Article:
The HSP70 family and cancer.

Program in Molecular and Cellular Oncogenesis, The Wistar Institute, Philadelphia PA 19104.
Carcinogenesis (Impact Factor: 5.27). 04/2013; DOI: 10.1093/carcin/bgt111
Source: PubMed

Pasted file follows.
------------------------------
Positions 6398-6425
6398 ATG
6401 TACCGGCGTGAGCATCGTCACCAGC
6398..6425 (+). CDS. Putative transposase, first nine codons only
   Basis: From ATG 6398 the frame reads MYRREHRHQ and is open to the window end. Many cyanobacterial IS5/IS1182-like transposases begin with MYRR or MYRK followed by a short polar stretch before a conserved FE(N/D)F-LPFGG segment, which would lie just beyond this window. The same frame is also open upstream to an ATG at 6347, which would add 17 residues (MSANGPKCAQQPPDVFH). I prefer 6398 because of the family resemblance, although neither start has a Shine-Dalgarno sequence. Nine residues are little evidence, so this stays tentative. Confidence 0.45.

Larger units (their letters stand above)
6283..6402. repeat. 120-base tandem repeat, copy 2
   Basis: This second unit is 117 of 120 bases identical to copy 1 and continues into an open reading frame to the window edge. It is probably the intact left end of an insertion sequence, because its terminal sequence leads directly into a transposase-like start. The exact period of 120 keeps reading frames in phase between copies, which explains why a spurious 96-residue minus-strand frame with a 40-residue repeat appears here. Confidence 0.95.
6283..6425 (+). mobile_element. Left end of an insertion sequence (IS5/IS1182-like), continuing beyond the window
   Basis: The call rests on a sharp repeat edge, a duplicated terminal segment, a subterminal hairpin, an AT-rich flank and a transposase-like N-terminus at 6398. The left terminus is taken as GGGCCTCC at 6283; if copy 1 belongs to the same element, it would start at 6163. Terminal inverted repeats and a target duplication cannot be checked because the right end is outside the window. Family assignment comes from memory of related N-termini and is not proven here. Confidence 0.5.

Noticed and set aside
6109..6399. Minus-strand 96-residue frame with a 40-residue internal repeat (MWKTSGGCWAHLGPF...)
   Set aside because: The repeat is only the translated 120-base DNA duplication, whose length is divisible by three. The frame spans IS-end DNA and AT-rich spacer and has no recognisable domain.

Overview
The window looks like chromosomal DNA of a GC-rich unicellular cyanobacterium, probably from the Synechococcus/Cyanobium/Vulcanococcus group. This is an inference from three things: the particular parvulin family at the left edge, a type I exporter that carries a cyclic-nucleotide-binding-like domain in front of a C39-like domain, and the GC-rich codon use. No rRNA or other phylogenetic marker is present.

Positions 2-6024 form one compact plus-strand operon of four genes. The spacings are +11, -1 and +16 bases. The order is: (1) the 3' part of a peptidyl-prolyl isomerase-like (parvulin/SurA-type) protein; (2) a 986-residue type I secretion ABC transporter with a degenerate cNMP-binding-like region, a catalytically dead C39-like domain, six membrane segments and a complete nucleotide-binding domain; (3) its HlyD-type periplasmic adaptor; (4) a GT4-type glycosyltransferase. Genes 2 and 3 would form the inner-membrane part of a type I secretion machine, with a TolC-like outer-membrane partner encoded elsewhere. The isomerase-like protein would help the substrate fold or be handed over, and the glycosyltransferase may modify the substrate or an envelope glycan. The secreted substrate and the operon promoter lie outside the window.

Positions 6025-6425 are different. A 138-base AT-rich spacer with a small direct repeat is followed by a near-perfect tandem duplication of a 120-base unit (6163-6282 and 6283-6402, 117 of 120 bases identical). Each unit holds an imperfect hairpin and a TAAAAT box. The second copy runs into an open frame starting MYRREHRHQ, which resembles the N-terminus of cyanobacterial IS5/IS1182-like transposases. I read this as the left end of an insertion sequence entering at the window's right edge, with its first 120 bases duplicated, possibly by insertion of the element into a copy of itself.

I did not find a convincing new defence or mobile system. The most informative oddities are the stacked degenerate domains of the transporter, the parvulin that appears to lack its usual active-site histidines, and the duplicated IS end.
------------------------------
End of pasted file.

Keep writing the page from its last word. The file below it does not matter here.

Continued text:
ABSTRACT The HSP70 family of heat shock proteins consists of molecular chaperones of approximately 70 kDa in size that serve critical roles in protein homeostasis. These ATPases unfold misfolded or denatured proteins, and can keep these proteins in an unfolded, folding-competent state. They also protect nascently-translating proteins, promote the cellular or organellar transport of proteins, reduce proteotoxic protein aggregates, and serve general housekeeping roles in maintaining protein homeostasis. The HSP70 family is the most conserved in evolution, and all eukaryotes contain multiple members. Some members of this family serve specific organellar- or tissue-specific functions; however, in many cases these members can function redundantly. Overall, the HSP70 family of proteins can be thought of as a potent buffering system for cellular stress, either from extrinsic (physiological, viral, environmental) or intrinsic (replicative or oncogenic) stimuli. As such, this family serves a critical survival function in the cell. Not surprisingly cancer cells rely heavily on this buffering system for survival. The overwhelming majority of human tumors overexpress HSP70 family members, and expression of these proteins is typically a marker for poor prognosis. With the proof of principle that inhibitors of the HSP90 chaperone have emerged as important anti-cancer agents, intense focus has now been placed on the potential for HSP70 inhibitors to assume a role as a significant chemotherapeutic avenue. In this review, the history, regulation, mechanism of action, and role in cancer of the HSP70 family is reviewed. Additionally, the promise of pharmacologically-targeting this protein for cancer therapy is addressed.

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